Secure Marketspace with Mike D'Agostino

Identity Theft Red Flags & What They Mean to Banking Customers

More ID Theft Red Flags Survey Resources We are in the process of analyzing data from the Identity Theft Red Flags survey we recently administered - a survey that aims to gauge the current readiness of financial institutions as they move toward complying with new guidance from the banking agencies regarding their identity theft prevention programs. Many of the questions focus on how financial institutions are dedicating resources for this effort, what have been the most significant challenges moving toward compliance, and how their identity theft prevention programs are being managed. Two questions stand out to me though, and the responses are somewhat disappointing.

In one question we ask, "How will you measure the success of your Red Flags program?" and in another, "How does the Red Flag guidance affect your current customer awareness program?"

Let me back up a bit to relate one piece of information that I have learned, which is basically understood by everyone within the banking information security industry, and one which was resoundingly corroborated by our State of Banking Information Security 2008 Survey. The number one driver for information security initiatives at financial institutions is regulatory compliance. My take is that financial institutions in the end are businesses, and this means they have to be wary of where resources are allocated. Yes, it would be great if every single system inside and out were 100% secure - however that would mean a lot of time, money and resources would need to be devoted to this initiative. More time, money and resources than banks would necessarily care to allocate - especially since in the end they are businesses, and businesses need to make money.

Instead, financial institutions rely on what they are told to do, more so, HAVE to do - according to regulatory guidelines. So, to say that financial institutions want to dedicate more time, money and resources to combating identity theft - an issue which many times is untraceable to a single bank, credit union, retail store, etc. - would be false. And our survey data mirrors this notion. Close to 60% of the respondents say that positive feedback from regulators and passing external audits would be the measure of success of their new and/or updated identity theft programs - far more than any of the other responses. A scant 22% say greater security awareness among employees and customers would be a significant measure of success.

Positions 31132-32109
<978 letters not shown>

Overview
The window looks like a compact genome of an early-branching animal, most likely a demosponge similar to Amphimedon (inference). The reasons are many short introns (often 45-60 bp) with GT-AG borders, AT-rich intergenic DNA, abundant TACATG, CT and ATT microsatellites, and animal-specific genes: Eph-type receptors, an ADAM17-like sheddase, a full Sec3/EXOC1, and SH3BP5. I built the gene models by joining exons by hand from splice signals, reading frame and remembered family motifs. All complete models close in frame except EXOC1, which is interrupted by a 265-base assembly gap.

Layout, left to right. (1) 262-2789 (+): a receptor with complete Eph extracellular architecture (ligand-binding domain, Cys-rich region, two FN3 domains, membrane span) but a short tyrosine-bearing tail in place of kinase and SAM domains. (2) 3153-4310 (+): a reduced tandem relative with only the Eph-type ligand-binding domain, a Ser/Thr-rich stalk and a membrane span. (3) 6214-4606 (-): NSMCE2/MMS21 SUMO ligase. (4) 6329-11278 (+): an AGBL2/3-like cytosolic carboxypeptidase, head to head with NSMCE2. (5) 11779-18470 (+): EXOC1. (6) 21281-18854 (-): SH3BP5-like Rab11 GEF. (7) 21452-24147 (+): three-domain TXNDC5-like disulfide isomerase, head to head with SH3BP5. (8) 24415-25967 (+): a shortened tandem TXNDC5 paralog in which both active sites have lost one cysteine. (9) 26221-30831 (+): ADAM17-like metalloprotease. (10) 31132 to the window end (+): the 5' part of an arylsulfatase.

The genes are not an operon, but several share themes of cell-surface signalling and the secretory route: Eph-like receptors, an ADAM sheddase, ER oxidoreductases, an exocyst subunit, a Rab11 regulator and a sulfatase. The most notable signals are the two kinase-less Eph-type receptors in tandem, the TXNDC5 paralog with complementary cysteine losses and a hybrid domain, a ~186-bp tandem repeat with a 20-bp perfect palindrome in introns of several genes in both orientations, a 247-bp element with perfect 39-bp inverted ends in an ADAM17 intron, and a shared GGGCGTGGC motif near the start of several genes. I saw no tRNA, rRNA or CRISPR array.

Back to the second question I mentioned above regarding how this identity theft guidance will affect current customer awareness programs. A mere 25% of respondents indicate that the guidance does not have much affect on their identity theft programs - they are already doing it well. No wonder a new guidance has been issued.

I will infer from the data that financial institutions are not doing a good job of educating their customers about information security issues, and they know it. More surprising, ultimately they don't care. They are not basing the success of their program on increased customer awareness - but rather what their regulators opine.

As someone who is part of an Internet business, involved in ecommerce and payments systems, I can feel for the financial institutions who say they are more concerned with how their examiners grade their identity theft program - as security isn't often as glamorous as a "shiny" new interactive website feature. However, as a consumer and banking customer, I feel slighted.

I will admit there seems to be something intangible about identity theft, that without a flawless authentication system you cannot really be totally completely 100% sure of someone's identity. But as a customer - of a bank and a business - I demand a certain level of security over my finances.

So, coming from the consumer inside of me that has a bit more insight into the security happenings of financial institutions than the average person, I am both worried and at least a bit encouraged by the Identity Theft Red Flags guidance. On one hand, it is a signal to consumers as a whole that there is a problem here, one that requires the banking agencies to take action. On the other hand, I also feel a bit empowered by the fact that financial institutions will have standards toward preventative measures against identity theft - ones they will be held accountable for, and minimum requirements for doing business in a time when consumers increasingly demand adequate security.

To banking customers, the Identity Theft Red Flags guidance ultimately means a standard has been set. It's up to each institution whether they are satisfied with just meeting regulatory requirements - or going beyond and touting their efforts as a means of marketing to attract new and retain current customers.

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